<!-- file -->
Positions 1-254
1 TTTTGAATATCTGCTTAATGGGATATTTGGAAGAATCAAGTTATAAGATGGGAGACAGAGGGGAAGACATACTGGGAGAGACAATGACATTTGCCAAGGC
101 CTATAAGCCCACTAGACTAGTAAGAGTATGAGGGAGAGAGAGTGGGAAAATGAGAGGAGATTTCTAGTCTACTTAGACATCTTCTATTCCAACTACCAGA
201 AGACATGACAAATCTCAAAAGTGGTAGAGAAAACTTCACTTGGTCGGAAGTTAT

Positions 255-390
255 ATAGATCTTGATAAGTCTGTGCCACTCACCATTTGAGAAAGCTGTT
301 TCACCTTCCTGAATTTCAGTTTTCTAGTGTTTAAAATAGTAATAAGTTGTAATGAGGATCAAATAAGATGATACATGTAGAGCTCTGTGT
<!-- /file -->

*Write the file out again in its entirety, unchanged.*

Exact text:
Positions 1-254
1 TTTTGAATATCTGCTTAATGGGATATTTGGAAGAATCAAGTTATAAGATGGGAGACAGAGGGGAAGACATACTGGGAGAGACAATGACATTTGCCAAGGC
101 CTATAAGCCCACTAGACTAGTAAGAGTATGAGGGAGAGAGAGTGGGAAAATGAGAGGAGATTTCTAGTCTACTTAGACATCTTCTATTCCAACTACCAGA
201 AGACATGACAAATCTCAAAAGTGGTAGAGAAAACTTCACTTGGTCGGAAGTTAT

Positions 255-390
255 ATAGATCTTGATAAGTCTGTGCCACTCACCATTTGAGAAAGCTGTT
301 TCACCTTCCTGAATTTCAGTTTTCTAGTGTTTAAAATAGTAATAAGTTGTAATGAGGATCAAATAAGATGATACATGTAGAGCTCTGTGT